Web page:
Om Namah Shivaya

Om Namah Shivaya

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Sep 30, 2011

DESIGN STREET: Top Architects of the year

Finally, I am rolling out top ten architects from across world for the last decade (2001 – 2010) based on the Laureates of Pritzker Prize, in this section of 'Design Street'. For many months, I was trying to find the most suitable way to decide and feature at my blog decade’s top architect of the year, when I stumbled upon "The Pritzker Architecture Prize" considered to be Architecture's Noble Prize. I was impressed with the ‘purpose’ and the jury members who decide this award every year.

But before I go further, let me give you a little brief about the most prestigious award as considered by many in the Architectural Field.

This international prize, which is awarded each year to a living architect for significant achievement, was established by the Pritzker family of Chicago through their Hyatt Foundation in 1979. Often referred to as “architecture’s Nobel” and “the profession’s highest honor,” it is granted annually.

Purpose
To honor a living architect whose built work demonstrate a combination of those qualities of talent, vision, and commitment, which has produced consistent and significant contributions to humanity and the built environment through the art of architecture.


Many of the procedures and rewards of the Pritzker Prize are modeled after the Nobel Prize. Laureates of the Pritzker Architecture Prize receive a $100,000 grant, a formal citation certificate, and since 1987, a bronze medallion. Prior to that year, a limited edition Henry Moore sculpture was presented to each Laureate. The award is conferred on the laureate at a ceremony held at an architecturally significant site throughout the world.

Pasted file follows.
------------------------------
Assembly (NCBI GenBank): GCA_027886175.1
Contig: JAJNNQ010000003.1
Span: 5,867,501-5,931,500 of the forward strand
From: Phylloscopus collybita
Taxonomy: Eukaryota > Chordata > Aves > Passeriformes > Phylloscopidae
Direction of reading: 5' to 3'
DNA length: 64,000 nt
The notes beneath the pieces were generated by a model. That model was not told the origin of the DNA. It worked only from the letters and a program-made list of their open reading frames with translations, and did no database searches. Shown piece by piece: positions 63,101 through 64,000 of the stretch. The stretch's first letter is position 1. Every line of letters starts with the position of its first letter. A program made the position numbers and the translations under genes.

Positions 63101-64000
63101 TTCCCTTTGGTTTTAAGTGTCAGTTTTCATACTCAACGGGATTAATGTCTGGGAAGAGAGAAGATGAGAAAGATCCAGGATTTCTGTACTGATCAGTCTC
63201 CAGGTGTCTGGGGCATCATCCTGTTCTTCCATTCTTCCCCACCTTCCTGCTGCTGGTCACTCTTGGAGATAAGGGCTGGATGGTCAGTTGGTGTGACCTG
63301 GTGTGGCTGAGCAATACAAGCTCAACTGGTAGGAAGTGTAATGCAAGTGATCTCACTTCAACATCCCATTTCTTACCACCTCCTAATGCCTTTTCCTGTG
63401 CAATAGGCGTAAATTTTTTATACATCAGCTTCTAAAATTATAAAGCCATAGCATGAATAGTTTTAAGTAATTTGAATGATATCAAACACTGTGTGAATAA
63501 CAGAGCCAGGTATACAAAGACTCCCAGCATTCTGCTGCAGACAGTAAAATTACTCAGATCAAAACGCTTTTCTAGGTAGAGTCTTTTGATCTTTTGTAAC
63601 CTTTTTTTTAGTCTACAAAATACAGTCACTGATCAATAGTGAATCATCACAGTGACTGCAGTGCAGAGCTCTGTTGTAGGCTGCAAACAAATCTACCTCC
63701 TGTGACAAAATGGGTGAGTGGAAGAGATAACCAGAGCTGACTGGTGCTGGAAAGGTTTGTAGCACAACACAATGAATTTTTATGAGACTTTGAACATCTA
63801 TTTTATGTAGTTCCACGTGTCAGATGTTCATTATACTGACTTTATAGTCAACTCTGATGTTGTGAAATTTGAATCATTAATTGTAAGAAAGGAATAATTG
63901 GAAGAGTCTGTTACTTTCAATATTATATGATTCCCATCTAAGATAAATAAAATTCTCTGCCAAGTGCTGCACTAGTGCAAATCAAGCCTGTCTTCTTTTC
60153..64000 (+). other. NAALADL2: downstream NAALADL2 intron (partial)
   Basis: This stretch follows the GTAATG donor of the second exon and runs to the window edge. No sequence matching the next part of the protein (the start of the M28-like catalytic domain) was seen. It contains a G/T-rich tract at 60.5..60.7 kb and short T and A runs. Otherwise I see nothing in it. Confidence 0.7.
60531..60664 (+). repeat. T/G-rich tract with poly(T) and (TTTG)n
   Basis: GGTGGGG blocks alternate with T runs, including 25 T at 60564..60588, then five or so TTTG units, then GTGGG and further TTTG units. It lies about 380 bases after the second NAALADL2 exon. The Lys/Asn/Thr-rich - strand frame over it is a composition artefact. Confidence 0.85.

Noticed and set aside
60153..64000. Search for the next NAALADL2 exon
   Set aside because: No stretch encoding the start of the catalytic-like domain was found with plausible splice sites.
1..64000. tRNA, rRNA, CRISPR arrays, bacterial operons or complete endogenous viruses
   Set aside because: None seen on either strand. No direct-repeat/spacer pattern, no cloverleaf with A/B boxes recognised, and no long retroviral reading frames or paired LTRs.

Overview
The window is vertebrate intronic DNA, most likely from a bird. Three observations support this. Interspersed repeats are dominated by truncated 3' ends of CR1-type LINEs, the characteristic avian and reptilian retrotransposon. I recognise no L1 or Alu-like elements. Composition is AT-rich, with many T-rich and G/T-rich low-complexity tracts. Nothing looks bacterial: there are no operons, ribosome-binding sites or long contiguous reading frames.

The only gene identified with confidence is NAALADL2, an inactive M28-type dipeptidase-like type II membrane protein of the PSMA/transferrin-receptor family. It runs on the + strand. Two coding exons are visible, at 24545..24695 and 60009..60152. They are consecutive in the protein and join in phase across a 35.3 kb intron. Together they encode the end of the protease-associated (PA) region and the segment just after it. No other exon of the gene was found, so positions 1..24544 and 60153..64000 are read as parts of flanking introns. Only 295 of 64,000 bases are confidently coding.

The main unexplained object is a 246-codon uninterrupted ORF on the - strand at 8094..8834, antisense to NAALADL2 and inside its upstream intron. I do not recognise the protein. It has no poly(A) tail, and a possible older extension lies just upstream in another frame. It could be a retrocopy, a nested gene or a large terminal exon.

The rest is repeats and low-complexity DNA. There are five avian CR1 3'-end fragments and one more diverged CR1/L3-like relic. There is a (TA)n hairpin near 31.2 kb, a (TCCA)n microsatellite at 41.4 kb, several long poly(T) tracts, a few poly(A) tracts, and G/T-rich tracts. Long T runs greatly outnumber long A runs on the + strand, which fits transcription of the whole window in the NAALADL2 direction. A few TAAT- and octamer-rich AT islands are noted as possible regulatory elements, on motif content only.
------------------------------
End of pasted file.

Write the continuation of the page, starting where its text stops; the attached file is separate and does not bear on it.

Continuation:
Text and Image Curtsey: Pritzker Prize website.

Now back to the top architects of the decade, given in the choronical order of the year they have received the Pritzker Prize.


Allianz Arena, Munich, Germany 
Herzog & de Meuron Architekten, is a Swiss architecture firm, founded and headquartered in Basel, Switzerland in 1978. The careers of founders and senior partners Jacques Herzog (born 19 April 1950), and Pierre de Meuron (born 8 May 1950), closely paralleled one another, with both attending the Swiss Federal Institute of Technology (ETH) in Zürich. They are perhaps best known for their conversion of the giant Bankside Power Station in London to the new home of the Tate Modern. Jacques Herzog and Pierre de Meuron have been visiting professors at the Harvard University Graduate School of Design since 1994 and professors at ETH Zürich since 1999.

In 2001, Herzog & de Meuron were awarded the Pritzker Prize, the highest of honours in architecture. Jury chairman J. Carter Brown commented, "One is hard put to think of any architects in history that have addressed the integument of architecture with greater imagination and virtuosity." This was in reference to HdM's innovative use of exterior materials and treatments, such as silkscreened glass. Architecture critic and Pritzker juror Ada Louise Huxtable summarized HdM's approach concisely: "They refine the traditions of modernism to elemental simplicity, while transforming materials and surfaces through the exploration of new treatments and techniques. In 2006, the New York Times Magazine called them "one of the most admired architecture firms in the world."




Glenn Marcus Murcutt AO (born 25 July 1936) is a British-born Australian architect and winner of the 2002 Pritzker Prize and 2009 AIA Gold Medal.

Murcutt's motto, 'touch the earth lightly', convinces him to design his works to fit into the Australian landscape features. His works are highly economical and multi-functional. Murcutt also pays attention to the environment such as wind direction, water movement, temperature and light surrounding his sites before he designs the building itself. Materials such as glass, stone, timber and steel are often included in his works.

Testament to his influence internationally was the award of the 2002 Pritzker Prize one of the highest distinctions in architecture. In the words of the Pritzker jury: "In an age obsessed with celebrity, the glitz of our 'starchitects', backed by large staffs and copious public relations support, dominate the headlines. As a total contrast, Murcutt works in a one-person office on the other side of the world ... yet has a waiting list of clients, so intent is he to give each project his personal best. He is an innovative architectural technician who is capable of turning his sensitivity to the environment and to locality into forthright, totally honest, non-showy works of art."